Dangerous biomarkers in human sweat detected by portable sensor
A portable chip that can encapsulate and analyse biomarkers in a person’s sweat has been developed by EPFL researchers in collaboration with startup Xsensio.
The low-power system is able to fit on a chip measuring under 1cm² and can be placed directly onto a person’s skin or integrated into a bracelet.
It analyses specific biomarkers contained in sweat to give valuable insight into the wearer’s health.
It can determine the sodium and potassium concentrations in the person’s sweat, for example, and measure their body temperature and pH. This data can then be sent directly to a smartphone for further analysis.
The system uses capillary action to ‘pump’ miniscule amounts of sweat into the heart of the chip, where it is analysed.
The chip contains four silicon sensors that are only around 20 nanometres thick, making them extremely sensitive.
Each sensor is coated with a different material so that they can each detect different biomarkers.
“Our platform is truly modular. By depositing different biochemical layers on each of the miniature sensors, we can measure a host of variables ranging from electrolytes and metabolites to tiny molecules and proteins. That gives users personalised real-time data,” said Esmeralda Megally, CEO of Xsensio.
The system includes two fluidic layers that sit between the chip and the user’s skin. These layers ‘pump’ up sweat from the skin and carry it to the sensors.
As this pump relies entirely on capillary action, it runs continuously and without electricity.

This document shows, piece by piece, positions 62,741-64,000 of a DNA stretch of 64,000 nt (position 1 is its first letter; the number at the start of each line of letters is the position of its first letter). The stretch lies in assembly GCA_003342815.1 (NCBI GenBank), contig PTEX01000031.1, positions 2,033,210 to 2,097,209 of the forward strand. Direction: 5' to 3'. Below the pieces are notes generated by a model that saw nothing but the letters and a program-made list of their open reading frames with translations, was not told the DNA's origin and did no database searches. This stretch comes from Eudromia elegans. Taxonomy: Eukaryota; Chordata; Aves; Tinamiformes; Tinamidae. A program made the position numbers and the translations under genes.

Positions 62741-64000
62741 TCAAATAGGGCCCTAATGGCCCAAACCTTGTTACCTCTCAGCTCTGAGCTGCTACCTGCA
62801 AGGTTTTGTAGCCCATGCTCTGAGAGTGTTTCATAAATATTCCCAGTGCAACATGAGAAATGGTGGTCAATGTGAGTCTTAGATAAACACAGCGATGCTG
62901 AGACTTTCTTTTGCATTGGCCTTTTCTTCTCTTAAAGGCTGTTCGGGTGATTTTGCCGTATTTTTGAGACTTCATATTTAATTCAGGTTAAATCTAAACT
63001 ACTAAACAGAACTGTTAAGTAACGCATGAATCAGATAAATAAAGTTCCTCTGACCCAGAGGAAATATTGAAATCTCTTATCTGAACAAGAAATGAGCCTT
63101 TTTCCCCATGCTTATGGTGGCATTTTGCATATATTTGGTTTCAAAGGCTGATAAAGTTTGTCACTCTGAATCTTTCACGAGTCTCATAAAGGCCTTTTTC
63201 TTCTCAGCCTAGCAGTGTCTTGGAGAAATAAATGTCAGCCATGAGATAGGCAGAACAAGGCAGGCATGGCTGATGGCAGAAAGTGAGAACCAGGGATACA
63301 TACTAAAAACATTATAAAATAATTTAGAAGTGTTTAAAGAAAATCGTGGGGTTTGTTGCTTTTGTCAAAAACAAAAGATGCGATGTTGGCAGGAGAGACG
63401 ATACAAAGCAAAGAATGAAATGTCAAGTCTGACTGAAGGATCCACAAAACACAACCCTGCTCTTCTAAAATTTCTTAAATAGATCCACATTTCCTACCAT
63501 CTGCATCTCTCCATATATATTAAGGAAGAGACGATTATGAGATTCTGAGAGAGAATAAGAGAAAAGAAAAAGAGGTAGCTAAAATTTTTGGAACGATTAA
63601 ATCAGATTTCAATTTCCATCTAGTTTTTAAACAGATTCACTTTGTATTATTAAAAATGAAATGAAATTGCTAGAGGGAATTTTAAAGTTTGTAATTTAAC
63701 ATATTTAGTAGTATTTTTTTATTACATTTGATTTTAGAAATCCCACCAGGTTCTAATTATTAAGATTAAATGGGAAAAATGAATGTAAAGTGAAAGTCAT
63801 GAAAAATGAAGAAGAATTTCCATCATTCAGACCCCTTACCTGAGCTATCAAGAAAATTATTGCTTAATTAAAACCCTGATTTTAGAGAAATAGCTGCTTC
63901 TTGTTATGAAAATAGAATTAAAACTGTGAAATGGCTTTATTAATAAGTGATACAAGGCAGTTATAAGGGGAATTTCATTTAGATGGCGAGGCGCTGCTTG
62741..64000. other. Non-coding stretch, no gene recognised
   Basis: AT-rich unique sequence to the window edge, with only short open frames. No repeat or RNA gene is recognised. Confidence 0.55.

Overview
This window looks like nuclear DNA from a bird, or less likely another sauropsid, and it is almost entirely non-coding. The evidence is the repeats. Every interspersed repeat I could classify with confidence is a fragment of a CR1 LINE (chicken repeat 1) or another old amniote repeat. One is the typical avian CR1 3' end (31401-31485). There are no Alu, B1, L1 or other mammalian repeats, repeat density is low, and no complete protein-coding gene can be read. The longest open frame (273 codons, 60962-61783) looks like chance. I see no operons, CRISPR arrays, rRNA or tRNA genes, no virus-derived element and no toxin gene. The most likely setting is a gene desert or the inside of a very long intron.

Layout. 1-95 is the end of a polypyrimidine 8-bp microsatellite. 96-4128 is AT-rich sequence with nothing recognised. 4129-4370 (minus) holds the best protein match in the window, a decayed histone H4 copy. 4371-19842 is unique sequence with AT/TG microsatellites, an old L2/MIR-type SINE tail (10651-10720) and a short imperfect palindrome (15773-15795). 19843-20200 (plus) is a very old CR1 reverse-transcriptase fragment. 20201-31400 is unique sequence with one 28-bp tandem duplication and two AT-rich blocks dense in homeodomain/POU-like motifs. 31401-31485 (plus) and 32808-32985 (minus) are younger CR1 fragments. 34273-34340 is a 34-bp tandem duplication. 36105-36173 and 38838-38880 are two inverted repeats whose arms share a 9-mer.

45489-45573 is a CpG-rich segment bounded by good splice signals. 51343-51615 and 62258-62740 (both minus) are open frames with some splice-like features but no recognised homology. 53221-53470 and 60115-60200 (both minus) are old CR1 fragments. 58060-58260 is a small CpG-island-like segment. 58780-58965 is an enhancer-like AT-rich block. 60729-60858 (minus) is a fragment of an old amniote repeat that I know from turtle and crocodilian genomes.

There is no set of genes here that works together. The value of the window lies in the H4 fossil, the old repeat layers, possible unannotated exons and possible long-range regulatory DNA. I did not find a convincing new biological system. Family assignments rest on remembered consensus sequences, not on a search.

“Ours is the only device out there that includes such a system on a chip,” said Professor Adrian Ionescu, lead researcher. “Even today’s most advanced devices use sensors that are 10,000 times bigger than ours and need a larger volume of sweat to be able to effectively analyse biomarkers.”
Such extreme miniaturisation was made possible thanks to sensor technology developed at the Nanolab – the same technology that’s used in computer microprocessors. Xsensio, which is coming up with the marketing strategy for the system, contributed two innovations: the nanofluid interface with users’ skin and the thin biochemical layers that enable the sensors to detect specific biomarkers.
Now the project team is working on incorporating the system into a bracelet or other wearable device so that it can be launched on the market.
The data that the system collects can give important insight into both a user’s health and wellness. For example, chlorine levels can give an early indication of cystic fibrosis and ion levels can signal dehydration. Measurements of other biomarkers can flag symptoms of fatigue and stress and eventually even risk factors for other illnesses.
Last year, Harvard University researchers demonstrated an automated manufacturing process for creating 3D-printed organs that can be used to run personalised medical diagnostics on patients.